We can debate and even disagree about what defines a family or what family life should be about – but one thing I think everyone would agree on is that family is important.
The Good News of the Family
Over and over again, contemporary Catholic wisdom draws our attention to the importance of family and invites people of faith to intentionally work to promote, care for and support all that is good in family life. In fact the theme for the 9th World Meeting of Families is “The Gospel of the Family. Joy for the World”. The word Gospel meaning “good news” – the good news of the family that is Joy for our oft saddened world. As Pope Francis puts it “the Christian proclamation on the family is good news indeed.” (AL,1)
Family is where we start out life, family is where we are nourished on the road of life, and family is where we learn the basics of what it is to be a person and how to love and live life with other people. The family is where our God-given spiritual and religious openness is nurtured and grows. Family can bring us the greatest of happiness in life and because of its unique importance to us, family can also at times cause us the greatest pain in life.
The Church as a Field Hospital
Pope Francis, is a Pope who has over and over again reminded Christians of their God given call to have a particular concern for those on what he calls the “margins of life”. In an interview, he gave to Father Antonio Spadaro the editor of the Jesuit-affiliated Italian journal La Civiltà Cattolica in 2013 he explains that:
“The thing the church needs most today is the ability to heal wounds and to warm the hearts of the faithful; it needs nearness, proximity. I see the church as a field hospital after battle. It is useless to ask a seriously injured person if he has high cholesterol and about the level of his blood sugars! You have to heal his wounds. Then we can talk about everything else. Heal the wounds, heal the wounds. … And you have to start from the ground up.”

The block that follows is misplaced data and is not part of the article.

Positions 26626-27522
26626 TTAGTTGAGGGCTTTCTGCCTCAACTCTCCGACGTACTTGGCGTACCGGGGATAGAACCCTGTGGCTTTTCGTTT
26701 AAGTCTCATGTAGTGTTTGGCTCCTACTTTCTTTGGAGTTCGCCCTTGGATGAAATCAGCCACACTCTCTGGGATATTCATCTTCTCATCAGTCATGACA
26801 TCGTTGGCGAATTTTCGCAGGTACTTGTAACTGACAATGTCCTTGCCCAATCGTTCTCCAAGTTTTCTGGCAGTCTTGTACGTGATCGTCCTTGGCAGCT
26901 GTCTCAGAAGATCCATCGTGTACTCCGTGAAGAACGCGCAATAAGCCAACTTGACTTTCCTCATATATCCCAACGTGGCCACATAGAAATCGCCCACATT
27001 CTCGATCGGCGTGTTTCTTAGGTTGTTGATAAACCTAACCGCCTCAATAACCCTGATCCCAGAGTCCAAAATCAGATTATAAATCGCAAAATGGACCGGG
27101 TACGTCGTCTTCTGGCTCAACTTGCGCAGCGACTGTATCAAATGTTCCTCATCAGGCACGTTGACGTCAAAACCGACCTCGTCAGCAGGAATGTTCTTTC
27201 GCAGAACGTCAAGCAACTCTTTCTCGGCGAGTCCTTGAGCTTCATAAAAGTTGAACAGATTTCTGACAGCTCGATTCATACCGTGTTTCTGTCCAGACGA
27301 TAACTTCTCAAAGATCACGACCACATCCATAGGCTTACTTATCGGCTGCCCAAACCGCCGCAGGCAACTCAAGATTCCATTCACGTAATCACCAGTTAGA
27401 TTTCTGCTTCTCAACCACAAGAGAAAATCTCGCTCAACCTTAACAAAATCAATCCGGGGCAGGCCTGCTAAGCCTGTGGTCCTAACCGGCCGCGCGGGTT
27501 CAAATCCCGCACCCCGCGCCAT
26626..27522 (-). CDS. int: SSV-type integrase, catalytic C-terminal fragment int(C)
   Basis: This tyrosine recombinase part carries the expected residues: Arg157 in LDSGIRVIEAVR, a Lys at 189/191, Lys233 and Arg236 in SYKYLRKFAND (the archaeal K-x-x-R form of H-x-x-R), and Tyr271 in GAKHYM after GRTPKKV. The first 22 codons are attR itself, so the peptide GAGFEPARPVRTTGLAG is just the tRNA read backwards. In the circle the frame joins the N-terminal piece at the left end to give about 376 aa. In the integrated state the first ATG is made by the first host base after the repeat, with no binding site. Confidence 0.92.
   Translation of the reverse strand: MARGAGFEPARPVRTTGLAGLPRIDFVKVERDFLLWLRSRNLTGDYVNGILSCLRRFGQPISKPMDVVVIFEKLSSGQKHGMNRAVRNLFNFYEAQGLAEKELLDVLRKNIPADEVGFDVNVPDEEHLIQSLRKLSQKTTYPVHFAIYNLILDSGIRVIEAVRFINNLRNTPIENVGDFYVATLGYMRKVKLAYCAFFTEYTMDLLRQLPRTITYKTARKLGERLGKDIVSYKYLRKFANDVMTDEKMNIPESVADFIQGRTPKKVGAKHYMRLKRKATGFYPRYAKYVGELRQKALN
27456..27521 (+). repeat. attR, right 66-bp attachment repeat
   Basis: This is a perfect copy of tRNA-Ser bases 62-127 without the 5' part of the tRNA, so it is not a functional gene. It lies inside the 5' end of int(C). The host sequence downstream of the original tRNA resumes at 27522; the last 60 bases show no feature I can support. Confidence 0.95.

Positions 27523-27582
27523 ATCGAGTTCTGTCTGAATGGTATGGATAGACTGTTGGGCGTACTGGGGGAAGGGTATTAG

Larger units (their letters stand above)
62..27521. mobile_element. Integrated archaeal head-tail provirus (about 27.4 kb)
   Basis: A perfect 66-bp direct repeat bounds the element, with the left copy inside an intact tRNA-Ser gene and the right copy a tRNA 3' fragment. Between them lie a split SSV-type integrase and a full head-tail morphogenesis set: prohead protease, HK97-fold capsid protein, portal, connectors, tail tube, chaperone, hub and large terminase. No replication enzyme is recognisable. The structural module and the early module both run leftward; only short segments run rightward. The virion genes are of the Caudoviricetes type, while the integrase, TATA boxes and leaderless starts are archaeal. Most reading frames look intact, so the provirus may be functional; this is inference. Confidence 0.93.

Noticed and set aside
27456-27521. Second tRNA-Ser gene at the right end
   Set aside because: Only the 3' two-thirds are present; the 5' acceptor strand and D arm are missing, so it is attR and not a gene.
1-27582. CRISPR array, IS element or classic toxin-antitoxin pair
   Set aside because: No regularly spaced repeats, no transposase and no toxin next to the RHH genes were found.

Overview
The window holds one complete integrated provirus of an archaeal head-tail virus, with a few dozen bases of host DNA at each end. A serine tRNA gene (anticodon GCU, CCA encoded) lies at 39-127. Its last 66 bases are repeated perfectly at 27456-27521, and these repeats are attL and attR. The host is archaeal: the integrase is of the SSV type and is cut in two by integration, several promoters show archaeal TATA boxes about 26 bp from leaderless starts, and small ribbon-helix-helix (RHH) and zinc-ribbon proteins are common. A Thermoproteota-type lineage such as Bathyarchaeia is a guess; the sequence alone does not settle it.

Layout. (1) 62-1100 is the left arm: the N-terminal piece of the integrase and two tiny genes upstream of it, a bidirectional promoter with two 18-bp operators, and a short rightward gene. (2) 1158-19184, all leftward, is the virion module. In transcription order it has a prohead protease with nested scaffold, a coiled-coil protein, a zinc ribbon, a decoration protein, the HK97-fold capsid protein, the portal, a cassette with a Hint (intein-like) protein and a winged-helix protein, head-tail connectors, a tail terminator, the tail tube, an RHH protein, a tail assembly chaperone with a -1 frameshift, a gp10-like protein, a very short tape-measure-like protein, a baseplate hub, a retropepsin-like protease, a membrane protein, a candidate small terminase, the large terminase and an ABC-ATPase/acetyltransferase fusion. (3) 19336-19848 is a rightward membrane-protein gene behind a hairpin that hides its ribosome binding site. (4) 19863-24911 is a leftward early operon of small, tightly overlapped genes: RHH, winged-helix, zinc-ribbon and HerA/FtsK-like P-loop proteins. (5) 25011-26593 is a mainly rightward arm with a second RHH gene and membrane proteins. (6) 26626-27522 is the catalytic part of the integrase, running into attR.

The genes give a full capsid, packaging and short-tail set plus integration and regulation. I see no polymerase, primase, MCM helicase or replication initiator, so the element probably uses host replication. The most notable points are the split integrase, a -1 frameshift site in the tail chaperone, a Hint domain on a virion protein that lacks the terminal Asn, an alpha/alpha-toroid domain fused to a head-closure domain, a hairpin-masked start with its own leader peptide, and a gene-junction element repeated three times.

We all know of families on the margins of life, families in difficulty – in difficulty for a wide variety of reasons – social reasons, economic reasons, and personal reasons. The people who work with families here in Boyle know this only too well. In a sense you often find yourselves starting from the ground up, toiling in that field hospital of injured families – there working to care for families in crisis and to heal their wounds.
Father Edward Flanagan and the Family
In a few weeks’ time, on 12th December, we will celebrate the hundredth anniversary of the foundation of what is now known as Boys and Girls Town in Omaha, Nebraska by Fr Edward Flanagan (1886-1948), a native of Co Roscommon. As you may be aware, the process to have Fr Flanagan declared a saint is well under way. From his extensive experience working with children on the margins of society, Fr Flanagan over and over again emphasised the role of the family as “the place where children are nurtured and their characters developed”. For him “family is a great sustaining power for young people.”(New York Times, 1947). He insists that “the training of youth for citizenship properly should start in the home. The influence of home environment upon the thought and behaviour of the child is an influence that will be carried through life for better or for worse.” (New York Times, 1947)